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Disney Adopts Eco-Friendly Composting Programs

As Earth Day approaches, Disney has been shedding more and more light on the Earth-conscious ways that the Walt Disney Company is committed to helping our planet, helping wildlife, and combating climate change. D23 recently highlighted the best Earth Day content to watch on Disney’s streaming services (including Disney documentaries about farming, rock climbers, and child activists like Greta Thunberg) and now the Disney Parks Blog has shared a special way to be more eco-friendly within Disney Parks!

restaurantosaurus animal kingdom cast members

Credit: Disney Parks Blog

Disney is apparently focused on being independent of planet-damaging landfills by 2030, with a confirmed goal “to send zero waste to landfills” by that year. One big step towards that goal is a pilot program that’s been happening at Restaurantosaurus within the Animal Kingdom and that involves lot of compost!

restaurantosaurus animal kingdom cast members

Credit: Disney Parks Blog

restaurantosaurus animal kingdom cast members

Credit: Disney Parks Blog

According to the blog post, composting is “a natural process where organic matter decomposes and is recycled into a nutrient-rich soil product often used for gardening, farming, landscaping and more”. Many people choose to compost the appropriate leftover food and waste in their own backyards, because it makes for less trash in a world that’s rapidly filling with trash and it can also create wonderful soil for gardening! Composting also keeps the waste out of landfills, where they would release the harmful greenhouse gas methane.

restaurantosaurus animal kingdom cast members

Restaurantosaurus Cast Members in the Animal Kingdom Credit: Disney Parks Blog

The composting initiative in Restaurantosaurus has meant that the restaurant now has almost 100% compostable dining, including the utensils, cups and plates that Guests use! Guests will notice the third waste bin next to trash and recycling, labeled as a composting bin. Disney is still working on handling issues like user error (i.e. Guests putting the wrong things in the composting bin and contaminating the contents).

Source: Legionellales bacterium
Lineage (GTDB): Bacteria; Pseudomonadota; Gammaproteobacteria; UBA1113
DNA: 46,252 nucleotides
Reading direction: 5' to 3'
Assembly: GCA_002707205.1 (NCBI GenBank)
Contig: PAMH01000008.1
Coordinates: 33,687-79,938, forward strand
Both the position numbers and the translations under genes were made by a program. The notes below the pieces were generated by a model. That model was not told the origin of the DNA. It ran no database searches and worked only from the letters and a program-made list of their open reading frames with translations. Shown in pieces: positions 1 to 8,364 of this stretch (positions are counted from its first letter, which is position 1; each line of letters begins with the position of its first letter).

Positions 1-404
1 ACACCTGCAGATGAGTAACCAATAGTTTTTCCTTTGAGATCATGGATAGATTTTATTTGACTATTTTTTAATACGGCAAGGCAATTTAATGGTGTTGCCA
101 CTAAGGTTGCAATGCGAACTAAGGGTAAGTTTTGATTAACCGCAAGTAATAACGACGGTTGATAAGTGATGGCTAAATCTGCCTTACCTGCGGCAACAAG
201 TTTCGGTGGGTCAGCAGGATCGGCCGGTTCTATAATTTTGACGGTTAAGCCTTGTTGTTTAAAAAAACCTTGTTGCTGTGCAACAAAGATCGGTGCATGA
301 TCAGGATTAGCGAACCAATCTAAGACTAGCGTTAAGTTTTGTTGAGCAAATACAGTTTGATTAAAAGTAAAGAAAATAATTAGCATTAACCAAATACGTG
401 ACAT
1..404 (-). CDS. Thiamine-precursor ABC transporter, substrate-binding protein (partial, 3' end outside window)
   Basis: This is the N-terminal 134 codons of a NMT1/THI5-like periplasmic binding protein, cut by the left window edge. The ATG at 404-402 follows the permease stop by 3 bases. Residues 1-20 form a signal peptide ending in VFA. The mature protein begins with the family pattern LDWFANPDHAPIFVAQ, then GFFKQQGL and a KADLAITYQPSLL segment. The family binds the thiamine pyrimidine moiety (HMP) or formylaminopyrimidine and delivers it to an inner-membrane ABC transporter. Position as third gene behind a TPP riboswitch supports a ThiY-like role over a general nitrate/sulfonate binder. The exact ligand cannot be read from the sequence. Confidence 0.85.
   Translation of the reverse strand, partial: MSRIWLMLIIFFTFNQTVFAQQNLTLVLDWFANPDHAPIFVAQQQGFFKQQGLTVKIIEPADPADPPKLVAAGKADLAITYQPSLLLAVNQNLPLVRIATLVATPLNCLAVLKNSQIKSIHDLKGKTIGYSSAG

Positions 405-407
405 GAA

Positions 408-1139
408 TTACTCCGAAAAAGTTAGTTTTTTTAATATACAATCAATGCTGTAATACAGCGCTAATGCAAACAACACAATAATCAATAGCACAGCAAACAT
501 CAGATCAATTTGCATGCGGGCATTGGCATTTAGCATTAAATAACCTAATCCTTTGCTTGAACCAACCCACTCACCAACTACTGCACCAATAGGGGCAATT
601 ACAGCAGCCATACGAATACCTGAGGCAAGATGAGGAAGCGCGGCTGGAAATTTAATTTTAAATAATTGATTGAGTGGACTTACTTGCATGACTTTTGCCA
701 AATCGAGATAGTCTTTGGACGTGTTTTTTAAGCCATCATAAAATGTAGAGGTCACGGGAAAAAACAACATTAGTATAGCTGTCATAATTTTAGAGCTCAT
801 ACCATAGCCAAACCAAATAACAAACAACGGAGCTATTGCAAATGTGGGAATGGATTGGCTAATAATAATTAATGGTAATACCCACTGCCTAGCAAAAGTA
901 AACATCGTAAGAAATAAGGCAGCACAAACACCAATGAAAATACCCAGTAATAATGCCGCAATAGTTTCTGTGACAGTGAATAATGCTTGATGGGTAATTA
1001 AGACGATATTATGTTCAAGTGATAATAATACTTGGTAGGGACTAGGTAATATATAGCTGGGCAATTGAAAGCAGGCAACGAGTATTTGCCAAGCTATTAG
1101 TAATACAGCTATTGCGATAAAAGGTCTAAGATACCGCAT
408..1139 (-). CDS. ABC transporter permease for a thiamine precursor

restaurantosaurus animal kingdom composting earth day

Credit: Disney Parks Blog

restaurantosaurus animal kingdom composting earth day

Credit: Disney Parks Blog

The composted material is processed at an external facility, but it’s brought back to the Parks to be used for both the land around the restaurant and the Pollinator Garden at Rafiki’s Planet Watch in Disney’s Animal Kingdom!

circle d ranch disneyland

Credit: Disney Parks Blog

circle d ranch disneyland

Credit: Disney Parks Blog

Across the country, Disneyland Resort has been receiving accolades and certifications for Circle D Ranch, which is the ranch that houses Disneyland horses and has been a “zero-waste facility” for years. The Circle D Ranch just earned a platinum certification through the U.S. Zero Waste Business Council, and Circle D staff also compost hay and manure. Apparently the Circle D’s strategy “has even inspired neighbors and nearby residents to participate in the composting program”!

Further afield in Hong Kong Disneyland, Disney waste is processed in a government-run “anaerobic digestion facility nearby” and transformed into energy. Typhoon season also presents a unique challenge for this Disneyland Resort, since many trees are damaged by typhoons and create additional waste. To help with this issue, Hong Kong Disneyland Resort trims its own trees and uses the waste for organic mulch. Apparently “grass clippings, leaves and shrubs” totaling over 40 tons of yard waste are also recycled.

You can learn more about the environmental goals of the Walt Disney Company here!

About Sharon

Sharon is from New England. She's a writer, animal lover, and, of course, a Disney Fanatic! Sharon's two main focuses in her work are Disney's correlations with pop culture and the significance of Disney princesses (which was the basis for her college thesis). When she's not writing about Disney, Sharon spends her time singing, dancing, and cavorting with woodland creatures.